# Forces in Gr

Dale
Mentor
Thinking it over some more, I'm not sure this makes sense globally. The Christoffel symbol is indeed as given here, but it only corresponds to the observed "acceleration due to gravity" along one particular observer's worldline--the observer whose proper time is equal to the coordinate time $t$ in this chart. Other observers at rest in this chart (the other Rindler observers) have different proper accelerations and so will observe a different "acceleration due to gravity", but the Christoffel symbols in the global chart will be the same.
This is correct. The reason is because it is not directly the Christoffel symbol which is equal to the fictitious force. If you look at the equation for the four-acceleration you see:
$$A^{\mu}=\frac{dU^\mu}{d\tau}+ {\Gamma^{\mu}}_{\lambda \nu} U^{\lambda} U^{\nu}$$
Where U is the four-velocity (unit tangent vector) as a function of the proper time, τ. I haven't worked it for Rindler yet, but when you contract with $U^{\lambda} U^{\nu}$ you should get the correct expression.

In general, when you expand the Christoffel symbol terms, you can consider any of those to be fictitious forces (divided by mass). You could also consider them to be coordinate accelerations. There is no general way to distinguish the two other than what side of Newton's second law equation you write them on, it is simply a matter of preference and whim.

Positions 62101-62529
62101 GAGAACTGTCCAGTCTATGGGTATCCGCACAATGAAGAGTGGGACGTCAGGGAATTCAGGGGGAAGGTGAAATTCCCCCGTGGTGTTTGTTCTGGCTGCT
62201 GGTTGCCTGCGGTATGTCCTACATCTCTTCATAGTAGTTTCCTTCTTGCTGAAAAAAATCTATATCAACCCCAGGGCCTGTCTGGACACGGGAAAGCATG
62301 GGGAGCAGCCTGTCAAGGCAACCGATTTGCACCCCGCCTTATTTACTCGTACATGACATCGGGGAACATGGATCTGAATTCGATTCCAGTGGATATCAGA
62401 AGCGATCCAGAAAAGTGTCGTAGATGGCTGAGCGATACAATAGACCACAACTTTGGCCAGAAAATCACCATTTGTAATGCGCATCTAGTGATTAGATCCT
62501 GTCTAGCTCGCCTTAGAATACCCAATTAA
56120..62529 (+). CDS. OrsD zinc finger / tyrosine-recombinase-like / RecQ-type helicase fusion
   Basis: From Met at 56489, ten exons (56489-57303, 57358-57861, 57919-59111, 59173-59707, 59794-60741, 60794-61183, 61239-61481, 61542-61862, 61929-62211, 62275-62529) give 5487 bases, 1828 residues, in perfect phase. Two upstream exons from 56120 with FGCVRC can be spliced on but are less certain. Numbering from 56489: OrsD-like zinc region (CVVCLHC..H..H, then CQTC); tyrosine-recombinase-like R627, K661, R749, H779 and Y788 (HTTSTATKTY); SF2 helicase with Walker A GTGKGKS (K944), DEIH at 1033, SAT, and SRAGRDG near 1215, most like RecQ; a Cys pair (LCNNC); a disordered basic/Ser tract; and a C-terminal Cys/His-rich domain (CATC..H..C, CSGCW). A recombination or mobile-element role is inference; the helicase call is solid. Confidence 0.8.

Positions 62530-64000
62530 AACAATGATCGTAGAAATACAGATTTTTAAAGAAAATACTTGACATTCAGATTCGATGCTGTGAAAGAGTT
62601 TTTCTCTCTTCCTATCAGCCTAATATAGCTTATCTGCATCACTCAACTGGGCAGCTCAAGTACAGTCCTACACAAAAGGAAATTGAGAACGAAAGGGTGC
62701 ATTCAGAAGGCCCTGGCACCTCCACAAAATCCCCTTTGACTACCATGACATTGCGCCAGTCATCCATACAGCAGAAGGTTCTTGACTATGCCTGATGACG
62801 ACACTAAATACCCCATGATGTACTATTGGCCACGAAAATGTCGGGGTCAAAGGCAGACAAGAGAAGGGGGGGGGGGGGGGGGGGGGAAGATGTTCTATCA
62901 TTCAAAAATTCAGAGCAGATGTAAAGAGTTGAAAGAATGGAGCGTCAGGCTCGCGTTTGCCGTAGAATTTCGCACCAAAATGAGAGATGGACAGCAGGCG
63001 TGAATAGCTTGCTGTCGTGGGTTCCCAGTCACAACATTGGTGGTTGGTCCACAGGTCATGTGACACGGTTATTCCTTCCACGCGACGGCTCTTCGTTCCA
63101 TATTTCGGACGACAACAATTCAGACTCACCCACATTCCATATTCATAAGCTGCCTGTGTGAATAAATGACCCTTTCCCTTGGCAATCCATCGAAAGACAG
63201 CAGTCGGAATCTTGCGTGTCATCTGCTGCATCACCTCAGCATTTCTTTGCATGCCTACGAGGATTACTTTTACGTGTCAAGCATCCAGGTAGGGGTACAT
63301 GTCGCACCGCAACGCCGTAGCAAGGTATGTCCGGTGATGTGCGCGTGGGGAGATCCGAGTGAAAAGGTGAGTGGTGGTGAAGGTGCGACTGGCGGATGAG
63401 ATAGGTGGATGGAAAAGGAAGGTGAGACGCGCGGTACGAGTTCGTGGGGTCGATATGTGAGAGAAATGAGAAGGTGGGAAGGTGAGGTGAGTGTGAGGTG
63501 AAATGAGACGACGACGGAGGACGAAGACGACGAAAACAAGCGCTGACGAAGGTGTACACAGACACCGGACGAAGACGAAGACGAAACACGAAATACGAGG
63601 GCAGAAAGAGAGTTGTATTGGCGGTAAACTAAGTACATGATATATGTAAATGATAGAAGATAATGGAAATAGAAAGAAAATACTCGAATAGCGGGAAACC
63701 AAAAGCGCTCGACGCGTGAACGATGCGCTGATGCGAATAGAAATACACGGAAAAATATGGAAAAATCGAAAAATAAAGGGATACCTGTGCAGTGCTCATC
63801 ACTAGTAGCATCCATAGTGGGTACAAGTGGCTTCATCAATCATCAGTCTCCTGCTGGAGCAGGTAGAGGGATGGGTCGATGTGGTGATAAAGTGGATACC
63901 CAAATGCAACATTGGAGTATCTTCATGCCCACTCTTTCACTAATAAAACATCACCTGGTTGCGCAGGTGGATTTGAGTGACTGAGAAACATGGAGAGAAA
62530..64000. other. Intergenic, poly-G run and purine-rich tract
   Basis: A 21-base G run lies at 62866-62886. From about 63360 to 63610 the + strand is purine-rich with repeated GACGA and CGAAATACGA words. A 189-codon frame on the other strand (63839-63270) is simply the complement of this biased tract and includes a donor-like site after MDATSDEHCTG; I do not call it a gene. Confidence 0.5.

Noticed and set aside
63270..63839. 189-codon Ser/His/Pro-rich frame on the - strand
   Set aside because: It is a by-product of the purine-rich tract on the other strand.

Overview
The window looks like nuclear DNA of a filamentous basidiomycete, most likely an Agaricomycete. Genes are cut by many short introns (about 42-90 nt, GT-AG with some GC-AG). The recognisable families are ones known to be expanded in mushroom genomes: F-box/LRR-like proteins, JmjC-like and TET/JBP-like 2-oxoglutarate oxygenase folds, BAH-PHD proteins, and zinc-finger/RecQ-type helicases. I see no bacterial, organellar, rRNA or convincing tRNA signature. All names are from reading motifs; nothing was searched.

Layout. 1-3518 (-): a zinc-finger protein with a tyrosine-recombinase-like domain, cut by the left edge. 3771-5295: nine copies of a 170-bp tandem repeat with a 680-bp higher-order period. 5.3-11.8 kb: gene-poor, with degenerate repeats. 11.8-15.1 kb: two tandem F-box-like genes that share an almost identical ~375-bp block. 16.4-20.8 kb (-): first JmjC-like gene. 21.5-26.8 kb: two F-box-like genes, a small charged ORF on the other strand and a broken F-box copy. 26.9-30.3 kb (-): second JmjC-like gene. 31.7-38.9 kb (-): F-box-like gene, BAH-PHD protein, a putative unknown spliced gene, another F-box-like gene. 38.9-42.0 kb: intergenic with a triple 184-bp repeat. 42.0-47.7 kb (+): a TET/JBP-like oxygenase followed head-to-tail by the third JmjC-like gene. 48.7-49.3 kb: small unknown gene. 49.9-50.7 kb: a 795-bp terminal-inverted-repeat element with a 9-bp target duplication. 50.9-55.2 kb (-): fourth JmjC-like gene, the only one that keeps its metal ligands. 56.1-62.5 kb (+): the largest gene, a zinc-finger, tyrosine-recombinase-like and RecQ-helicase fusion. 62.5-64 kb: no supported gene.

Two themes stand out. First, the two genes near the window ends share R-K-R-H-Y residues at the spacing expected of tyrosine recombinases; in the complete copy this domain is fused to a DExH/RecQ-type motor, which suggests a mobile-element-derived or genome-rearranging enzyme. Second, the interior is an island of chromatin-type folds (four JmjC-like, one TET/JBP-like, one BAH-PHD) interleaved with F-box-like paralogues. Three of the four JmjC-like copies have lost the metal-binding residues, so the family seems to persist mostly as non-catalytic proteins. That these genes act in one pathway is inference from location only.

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Yes, it is. It's just the Minkowski metric in a different coordinate chart (the Rindler chart), at least if I'm remembering that portion of MTW correctly (I don't have it handy right now to check).
Have you checked this ? I still assert it has a non-zero Einstein tensor. Are we talking about the same metric ?

$$ds^2={dt}^{2}\,\left( -2\,g\,x-1\right) +{dz}^{2}+{dy}^{2}+{dx}^{2}$$

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Dale
Mentor
Have you checked this ? I still assert it has a non-zero Einstein tensor. Are we talking about the same metric ?

$${dt}^{2}\,\left( -2\,g\,x-1\right) +{dz}^{2}+{dy}^{2}+{dx}^{2}$$
I think that the Rindler metric is $ds^2=-g^2 x^2 dt^2+dx^2+dy^2+dz^2$

I think that the Rindler metric is $ds^2=-g^2 x^2 dt^2+dx^2+dy^2+dz^2$
Sure, that's flat but $\Gamma^x_{tt}={g}^{2}\,x$ which is not what is required. The metric in my earlier post is not a flat spacetime.